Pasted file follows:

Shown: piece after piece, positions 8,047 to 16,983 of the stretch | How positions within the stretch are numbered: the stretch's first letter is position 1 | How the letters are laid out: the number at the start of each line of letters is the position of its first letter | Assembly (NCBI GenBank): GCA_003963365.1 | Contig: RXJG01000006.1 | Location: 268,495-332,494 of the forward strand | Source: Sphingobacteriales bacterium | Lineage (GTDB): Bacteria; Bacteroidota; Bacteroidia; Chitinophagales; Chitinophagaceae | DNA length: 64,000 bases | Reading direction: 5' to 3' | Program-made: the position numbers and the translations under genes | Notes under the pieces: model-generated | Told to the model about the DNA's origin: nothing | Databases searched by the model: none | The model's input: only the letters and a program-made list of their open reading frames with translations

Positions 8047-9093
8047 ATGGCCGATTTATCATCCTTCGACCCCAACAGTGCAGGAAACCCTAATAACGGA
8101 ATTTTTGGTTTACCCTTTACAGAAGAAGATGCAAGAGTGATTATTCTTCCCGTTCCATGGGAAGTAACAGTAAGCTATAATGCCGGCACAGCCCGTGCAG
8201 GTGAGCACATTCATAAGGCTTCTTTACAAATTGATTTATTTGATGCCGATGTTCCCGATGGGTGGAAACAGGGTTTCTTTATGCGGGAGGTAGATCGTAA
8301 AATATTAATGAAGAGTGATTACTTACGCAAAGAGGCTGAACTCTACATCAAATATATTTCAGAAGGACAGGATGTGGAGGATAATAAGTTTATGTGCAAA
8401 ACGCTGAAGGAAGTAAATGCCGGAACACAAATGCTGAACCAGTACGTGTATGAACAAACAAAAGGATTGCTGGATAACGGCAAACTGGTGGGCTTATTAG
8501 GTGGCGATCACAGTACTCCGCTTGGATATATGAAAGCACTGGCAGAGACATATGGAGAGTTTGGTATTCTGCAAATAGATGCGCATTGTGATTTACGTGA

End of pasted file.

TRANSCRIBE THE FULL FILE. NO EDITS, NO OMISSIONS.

Shown: piece after piece, positions 8,047 to 16,983 of the stretch | How positions within the stretch are numbered: the stretch's first letter is position 1 | How the letters are laid out: the number at the start of each line of letters is the position of its first letter | Assembly (NCBI GenBank): GCA_003963365.1 | Contig: RXJG01000006.1 | Location: 268,495-332,494 of the forward strand | Source: Sphingobacteriales bacterium | Lineage (GTDB): Bacteria; Bacteroidota; Bacteroidia; Chitinophagales; Chitinophagaceae | DNA length: 64,000 bases | Reading direction: 5' to 3' | Program-made: the position numbers and the translations under genes | Notes under the pieces: model-generated | Told to the model about the DNA's origin: nothing | Databases searched by the model: none | The model's input: only the letters and a program-made list of their open reading frames with translations

Positions 8047-9093
8047 ATGGCCGATTTATCATCCTTCGACCCCAACAGTGCAGGAAACCCTAATAACGGA
8101 ATTTTTGGTTTACCCTTTACAGAAGAAGATGCAAGAGTGATTATTCTTCCCGTTCCATGGGAAGTAACAGTAAGCTATAATGCCGGCACAGCCCGTGCAG
8201 GTGAGCACATTCATAAGGCTTCTTTACAAATTGATTTATTTGATGCCGATGTTCCCGATGGGTGGAAACAGGGTTTCTTTATGCGGGAGGTAGATCGTAA
8301 AATATTAATGAAGAGTGATTACTTACGCAAAGAGGCTGAACTCTACATCAAATATATTTCAGAAGGACAGGATGTGGAGGATAATAAGTTTATGTGCAAA
8401 ACGCTGAAGGAAGTAAATGCCGGAACACAAATGCTGAACCAGTACGTGTATGAACAAACAAAAGGATTGCTGGATAACGGCAAACTGGTGGGCTTATTAG
8501 GTGGCGATCACAGTACTCCGCTTGGATATATGAAAGCACTGGCAGAGACATATGGAGAGTTTGGTATTCTGCAAATAGATGCGCATTGTGATTTACGTGA